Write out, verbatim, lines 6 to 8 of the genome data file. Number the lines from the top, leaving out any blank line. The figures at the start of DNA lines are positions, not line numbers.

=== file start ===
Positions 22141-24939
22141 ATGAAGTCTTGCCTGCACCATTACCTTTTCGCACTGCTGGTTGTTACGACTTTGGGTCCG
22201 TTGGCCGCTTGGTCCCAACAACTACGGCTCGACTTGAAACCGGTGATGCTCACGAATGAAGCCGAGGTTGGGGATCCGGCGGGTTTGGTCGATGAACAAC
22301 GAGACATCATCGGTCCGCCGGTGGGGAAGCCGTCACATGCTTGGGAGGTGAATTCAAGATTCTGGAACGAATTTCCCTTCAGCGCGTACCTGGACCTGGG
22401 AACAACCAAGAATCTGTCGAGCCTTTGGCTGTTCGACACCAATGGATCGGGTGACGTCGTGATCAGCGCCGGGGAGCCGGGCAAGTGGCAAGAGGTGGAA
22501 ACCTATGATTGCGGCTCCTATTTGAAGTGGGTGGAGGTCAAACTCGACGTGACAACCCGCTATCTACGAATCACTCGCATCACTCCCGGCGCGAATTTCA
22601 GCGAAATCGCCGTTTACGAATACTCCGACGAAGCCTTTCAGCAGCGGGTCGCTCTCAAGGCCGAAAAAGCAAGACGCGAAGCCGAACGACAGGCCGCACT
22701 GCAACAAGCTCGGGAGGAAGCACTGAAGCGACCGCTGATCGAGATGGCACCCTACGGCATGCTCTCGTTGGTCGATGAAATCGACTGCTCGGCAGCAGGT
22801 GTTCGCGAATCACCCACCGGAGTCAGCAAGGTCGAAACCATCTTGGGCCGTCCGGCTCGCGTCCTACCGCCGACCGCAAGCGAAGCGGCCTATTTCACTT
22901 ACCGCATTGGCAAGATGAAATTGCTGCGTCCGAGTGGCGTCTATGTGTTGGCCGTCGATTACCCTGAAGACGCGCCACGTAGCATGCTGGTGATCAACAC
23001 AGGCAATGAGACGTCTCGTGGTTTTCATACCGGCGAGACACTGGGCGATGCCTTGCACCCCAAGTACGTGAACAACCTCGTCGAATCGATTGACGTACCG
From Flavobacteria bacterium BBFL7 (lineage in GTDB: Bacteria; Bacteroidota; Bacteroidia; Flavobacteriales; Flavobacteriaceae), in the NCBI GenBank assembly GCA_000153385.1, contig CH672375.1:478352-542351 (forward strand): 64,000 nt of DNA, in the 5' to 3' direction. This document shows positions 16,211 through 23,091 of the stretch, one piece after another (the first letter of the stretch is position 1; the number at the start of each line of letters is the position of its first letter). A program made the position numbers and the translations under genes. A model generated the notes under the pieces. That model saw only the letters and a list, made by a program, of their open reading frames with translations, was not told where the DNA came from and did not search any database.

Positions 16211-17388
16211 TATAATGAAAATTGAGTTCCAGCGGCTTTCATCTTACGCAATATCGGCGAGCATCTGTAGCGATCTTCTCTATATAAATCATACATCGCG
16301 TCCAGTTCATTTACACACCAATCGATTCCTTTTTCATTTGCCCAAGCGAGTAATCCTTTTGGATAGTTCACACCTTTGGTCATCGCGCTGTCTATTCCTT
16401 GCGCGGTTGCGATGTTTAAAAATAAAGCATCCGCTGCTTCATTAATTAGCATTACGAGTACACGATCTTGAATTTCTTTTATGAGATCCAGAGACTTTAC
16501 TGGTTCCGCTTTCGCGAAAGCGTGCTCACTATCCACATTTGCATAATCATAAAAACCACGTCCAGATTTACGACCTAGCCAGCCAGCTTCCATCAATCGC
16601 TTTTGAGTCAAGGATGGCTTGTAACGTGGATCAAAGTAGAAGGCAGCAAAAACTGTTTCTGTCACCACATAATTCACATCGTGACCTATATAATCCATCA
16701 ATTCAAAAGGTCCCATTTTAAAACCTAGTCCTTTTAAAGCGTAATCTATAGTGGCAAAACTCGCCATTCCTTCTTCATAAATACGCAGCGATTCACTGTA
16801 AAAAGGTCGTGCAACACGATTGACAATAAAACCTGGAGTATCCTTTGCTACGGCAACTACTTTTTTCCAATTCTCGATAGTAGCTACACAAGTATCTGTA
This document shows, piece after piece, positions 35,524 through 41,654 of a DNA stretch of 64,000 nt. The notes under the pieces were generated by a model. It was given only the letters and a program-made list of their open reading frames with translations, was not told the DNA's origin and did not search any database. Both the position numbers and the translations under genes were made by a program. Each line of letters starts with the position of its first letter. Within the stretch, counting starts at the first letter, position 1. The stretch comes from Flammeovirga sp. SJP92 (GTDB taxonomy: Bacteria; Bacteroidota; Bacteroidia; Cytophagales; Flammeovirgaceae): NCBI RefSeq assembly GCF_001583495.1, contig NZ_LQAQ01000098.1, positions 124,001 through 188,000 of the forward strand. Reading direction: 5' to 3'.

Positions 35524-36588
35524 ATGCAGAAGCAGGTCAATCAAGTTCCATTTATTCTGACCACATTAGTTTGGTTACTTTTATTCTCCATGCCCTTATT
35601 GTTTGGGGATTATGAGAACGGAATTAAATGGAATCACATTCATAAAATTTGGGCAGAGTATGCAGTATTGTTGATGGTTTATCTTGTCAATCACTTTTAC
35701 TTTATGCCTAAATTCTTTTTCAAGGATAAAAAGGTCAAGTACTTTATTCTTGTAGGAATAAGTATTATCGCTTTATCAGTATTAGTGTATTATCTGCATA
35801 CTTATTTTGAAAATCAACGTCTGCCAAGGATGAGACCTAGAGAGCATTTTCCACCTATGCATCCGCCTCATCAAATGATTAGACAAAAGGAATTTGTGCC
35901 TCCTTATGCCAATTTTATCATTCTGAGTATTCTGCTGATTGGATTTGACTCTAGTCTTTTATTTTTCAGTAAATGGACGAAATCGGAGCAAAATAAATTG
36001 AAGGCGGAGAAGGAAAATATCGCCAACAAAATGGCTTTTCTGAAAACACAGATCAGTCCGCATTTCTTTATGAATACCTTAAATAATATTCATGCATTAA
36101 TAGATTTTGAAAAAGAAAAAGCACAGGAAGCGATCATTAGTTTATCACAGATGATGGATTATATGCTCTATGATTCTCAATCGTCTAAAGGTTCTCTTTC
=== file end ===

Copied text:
22501 ACCTATGATTGCGGCTCCTATTTGAAGTGGGTGGAGGTCAAACTCGACGTGACAACCCGCTATCTACGAATCACTCGCATCACTCCCGGCGCGAATTTCA
22601 GCGAAATCGCCGTTTACGAATACTCCGACGAAGCCTTTCAGCAGCGGGTCGCTCTCAAGGCCGAAAAAGCAAGACGCGAAGCCGAACGACAGGCCGCACT
22701 GCAACAAGCTCGGGAGGAAGCACTGAAGCGACCGCTGATCGAGATGGCACCCTACGGCATGCTCTCGTTGGTCGATGAAATCGACTGCTCGGCAGCAGGT